Thursday, April 22, 2010

Young Sherlock Holmes Death Cloud by Andrew Lane


The year is 1868, and Sherlock Holmes is fourteen. His life is that of a perfectly ordinary army officer's son: boarding school, good manners, a classical education - the backbone of the British Empire. But all that is about to change. With his father suddenly posted to India and his mother mysteriously "unwell", Sherlock is sent to stay with his eccentric uncle and aunt in their vast house in Hampshire. So begins the summer that leads Sherlock to uncover his first murder, a kidnap, corruption with a brilliantly sinister villain of exquisitely malign intent...

The Death Cloud is the first in a series of novels in which the iconic detective is reimagined as a brilliant, troubled and engaging teenager - creating unputdownable detective adventures that remain true to the spirit of the original books.

It's been a while since I've read any of the Sherlock Holmes stories and I'm embarrassed to say I've read very few. However, Holmes is no less than a legend and a book based on his early life hasn't been done before. It's a brilliant idea though and I was keen to see what Death Cloud was like.

Well, it's a thrilling read. If you like Victoriana (I do) then this is a treat. It's stuffed full of period details and very authentic. In the early chapters of this book I felt so sorry for Sherlock; a bit of a loner, distant parents and a brother who's much older. The school he attends sounds awful and poor Sherlock is looking forward to going home for the summer. When all this is whipped out from under him and his is deposited in Hampshire, Sherlock finds his inner resilience and the reader starts to see hints of the man he'll become. He meets an orphan called Matty who lives on a barge. Matty has witnessed an awful cloud which drifted into an open window causing the occupant to let out an awful scream and die. Sherlock and Matty team up to investigate the phenomenom and soon find themselves getting into trouble.

The plot itself is a thrilling ride with barely a lull between adventures. It was also darker than I thought it would be which was an unexpected extra. It's full of evil housekeepers that emerge from dark corners, mysterious notes, bodies and evil henchmen. I can't spoil the ending but the villian is truly fantastic. I want to say so much more about this villain but can't! Arghhh! You'll just have to read it to find out and then let me know. All I can say is that at times when I get to the denouement I'm left feeling that there could have been more meat. Not in the case of Death Cloud which has a truly satisfying conclusion.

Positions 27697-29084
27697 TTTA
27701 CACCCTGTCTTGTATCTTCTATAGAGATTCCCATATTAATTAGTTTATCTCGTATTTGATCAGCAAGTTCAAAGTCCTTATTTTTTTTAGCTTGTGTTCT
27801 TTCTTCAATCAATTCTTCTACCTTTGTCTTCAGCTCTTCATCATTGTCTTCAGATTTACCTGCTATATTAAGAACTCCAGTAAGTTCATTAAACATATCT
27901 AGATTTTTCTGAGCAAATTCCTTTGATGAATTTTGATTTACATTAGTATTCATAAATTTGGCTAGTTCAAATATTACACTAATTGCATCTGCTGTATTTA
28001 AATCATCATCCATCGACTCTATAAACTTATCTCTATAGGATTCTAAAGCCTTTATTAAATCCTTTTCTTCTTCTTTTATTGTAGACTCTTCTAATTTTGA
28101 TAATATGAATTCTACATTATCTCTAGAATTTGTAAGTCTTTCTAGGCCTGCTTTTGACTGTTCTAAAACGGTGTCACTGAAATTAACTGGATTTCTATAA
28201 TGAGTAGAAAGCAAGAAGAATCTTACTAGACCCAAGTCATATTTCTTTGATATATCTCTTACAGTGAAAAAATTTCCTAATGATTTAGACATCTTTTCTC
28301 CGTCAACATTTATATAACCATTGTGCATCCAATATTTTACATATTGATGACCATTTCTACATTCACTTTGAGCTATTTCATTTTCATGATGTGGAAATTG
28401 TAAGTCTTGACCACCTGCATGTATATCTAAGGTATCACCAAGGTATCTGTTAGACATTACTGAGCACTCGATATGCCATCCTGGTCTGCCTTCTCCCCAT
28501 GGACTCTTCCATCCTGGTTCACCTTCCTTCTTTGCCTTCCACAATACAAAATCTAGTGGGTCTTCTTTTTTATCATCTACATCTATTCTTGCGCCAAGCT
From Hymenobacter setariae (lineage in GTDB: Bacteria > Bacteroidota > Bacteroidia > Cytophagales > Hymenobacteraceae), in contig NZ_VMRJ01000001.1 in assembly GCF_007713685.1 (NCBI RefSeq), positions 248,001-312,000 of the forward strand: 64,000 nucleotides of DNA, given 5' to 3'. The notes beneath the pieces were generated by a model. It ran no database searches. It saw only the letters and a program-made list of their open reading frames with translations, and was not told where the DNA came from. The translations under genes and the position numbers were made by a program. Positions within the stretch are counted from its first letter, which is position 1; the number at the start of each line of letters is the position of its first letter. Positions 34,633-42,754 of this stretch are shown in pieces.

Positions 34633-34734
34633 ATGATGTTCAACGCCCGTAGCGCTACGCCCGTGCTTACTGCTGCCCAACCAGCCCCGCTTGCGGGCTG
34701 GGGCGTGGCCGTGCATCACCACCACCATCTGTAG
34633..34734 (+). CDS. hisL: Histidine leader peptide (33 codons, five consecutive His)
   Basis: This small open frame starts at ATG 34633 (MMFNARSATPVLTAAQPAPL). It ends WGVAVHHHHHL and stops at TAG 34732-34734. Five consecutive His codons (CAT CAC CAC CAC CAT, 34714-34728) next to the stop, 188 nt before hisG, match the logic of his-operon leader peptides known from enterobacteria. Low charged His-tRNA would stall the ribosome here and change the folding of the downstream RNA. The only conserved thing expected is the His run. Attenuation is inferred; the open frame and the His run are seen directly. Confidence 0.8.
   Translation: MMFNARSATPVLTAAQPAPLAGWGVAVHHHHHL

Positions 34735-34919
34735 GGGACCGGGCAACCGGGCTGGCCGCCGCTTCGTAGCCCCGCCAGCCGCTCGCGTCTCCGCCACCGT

In fact I only have one criticism of Death Cloud - I really wanted to see more of was Mrs Eglantine. Possibly she may turn up in future books but her character is gloriously hateful. Another great character is Amyus Crowe, Sherlock's tutor for the summer. Rather than being a stereotypical dull teacher, Crowe is full of interesting insights and information. He walks Sherlock around outside and shows him edible mushrooms and how to spot little things that other people miss. Again, Crowe is shown to be someone who influences Sherlock and helps form his character.

The part I was looking forward to most was looking out for all of those idiosyncracies which make Holmes so, well, Holmes. Sherlock's detached relationship with women is hinted at through his remote and ill mother who's barely mentioned. He meets a girl called Ginnie through the course of the story who befriends him. He's initially very awkward with Ginnie, which is to be expected at fourteen but the beginnings of the man he becomes is beautifully shown. We even see Sherlock having his first contact with opiates through laudanum which I wasn't expecting but it shows that this series has the potential to be quite surprising.

In the author's afterword it states that there are to be more books following Sherlock at school and then at university. I look forward to these but especially the ones at university as this suggest a more YA feel which I think would bridge the gap well between the fourteen-year-old that Andrew Lane has created and the thirty-three-year-old Sherlock that Arthur Conan Doyle introduced us to.

Roll on the sequel - Red Leech.


SarwatC said...

I was very excited about this project when I first heard about it (being a big fan of Young Bond too) so it's great it seems to have come up to scratch. Can't wait to read it!

Dot said...

What a brilliant idea, he is such a complex character so imagining him as a teenager is really interesting! I shall have to look out for this one!

Essjay said...

Thanks Sarwat & Dot!
I hope you enjoy it, I thought it would be an exciting read but was enthralled watching Sherlock's character unfold.